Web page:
LUX concept for little GEOs meeting with growing acceptance
German space agency (DRL) supporting OHB program for small geostationary satellites
With its commitment to small geostationary satellites, known as LITTLE GEOs, Bremen-based space technology company OHB-System AG is pursuing the aim of placing inexpensive satellites with a relatively small mass and volume in geostationary orbits. Under its LUX project, OHB started developing a highly efficient satellite platform for communications and research at the beginning of 2004 using its own financial resources. The German Space Agency (DLR) was also convinced of the merits of this program, prompting it to support it in the form of a back-up order.
“In Germany, no geostationary satellites have been developed and built for more than ten years,” states OHB project manager Dominik Lang. “As a result, we face the risk of losing the necessary system skills in this country,” he adds, explaining the reasons for the LUX program. In contrast to conventional geostationary satellites, LITTLE GEOs are far smaller and less expensive. As a result, they are ideal for performing special tasks, which can be modified according to the customer’s wishes.
The LUX system concept will be presented to DLR at the end of August, with the first satellite to be placed in its geostationary orbit in 2009.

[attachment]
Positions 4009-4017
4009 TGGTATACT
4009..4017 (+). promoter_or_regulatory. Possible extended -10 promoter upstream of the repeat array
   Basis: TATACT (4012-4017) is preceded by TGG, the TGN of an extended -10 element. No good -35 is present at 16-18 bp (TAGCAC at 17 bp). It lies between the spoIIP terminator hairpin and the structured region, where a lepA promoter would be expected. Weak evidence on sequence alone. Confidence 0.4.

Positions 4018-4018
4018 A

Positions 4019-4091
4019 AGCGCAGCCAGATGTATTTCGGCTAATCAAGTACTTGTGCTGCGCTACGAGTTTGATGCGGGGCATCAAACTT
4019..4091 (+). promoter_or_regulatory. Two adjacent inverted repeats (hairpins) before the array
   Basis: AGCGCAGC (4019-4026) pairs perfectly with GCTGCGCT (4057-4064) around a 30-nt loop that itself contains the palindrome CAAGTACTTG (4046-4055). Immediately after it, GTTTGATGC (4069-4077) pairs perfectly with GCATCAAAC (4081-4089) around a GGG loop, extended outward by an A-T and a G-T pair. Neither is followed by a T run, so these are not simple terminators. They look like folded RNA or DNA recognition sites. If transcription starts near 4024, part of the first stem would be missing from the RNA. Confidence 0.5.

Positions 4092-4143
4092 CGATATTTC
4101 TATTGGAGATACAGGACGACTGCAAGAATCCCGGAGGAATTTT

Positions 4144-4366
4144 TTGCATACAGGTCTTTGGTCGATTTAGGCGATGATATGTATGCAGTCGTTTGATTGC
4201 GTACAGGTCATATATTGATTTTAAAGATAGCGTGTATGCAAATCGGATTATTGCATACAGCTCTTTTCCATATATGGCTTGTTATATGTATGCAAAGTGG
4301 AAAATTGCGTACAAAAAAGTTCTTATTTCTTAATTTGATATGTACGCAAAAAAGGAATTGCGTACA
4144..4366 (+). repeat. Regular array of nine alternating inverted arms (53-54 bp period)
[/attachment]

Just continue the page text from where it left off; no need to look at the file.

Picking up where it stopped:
In the past, the primary goal has been to develop increasingly larger and more powerful satellite platforms for telecommunications applications. This type of satellite offers advantages for standard applications, e.g. satellite television, but also has serious disadvantages such as very long development times, extreme system complexity, very high investment costs and a heightened programming risk. Although the use of smaller satellites is generally no replacement for large satellite platforms, they do constitute a sensible and tailored solution for many customers.
The advantages offered by LITTLE GEOs can be summarized as follows: Low costs and risks result in a quick return on investment and allow small satellite operators and developing countries to acquire their own satellites; short development times permit swift reactions to changing market requirements, low complexity heightens system reliability and reduces overall costs and programming risks; low costs enable step-by-step extensions to satellite services; high flexibility makes it possible to react to varying market requirements (system scalability), clusters of several LITTLE GEOs can offer greater reliability than a single large platform.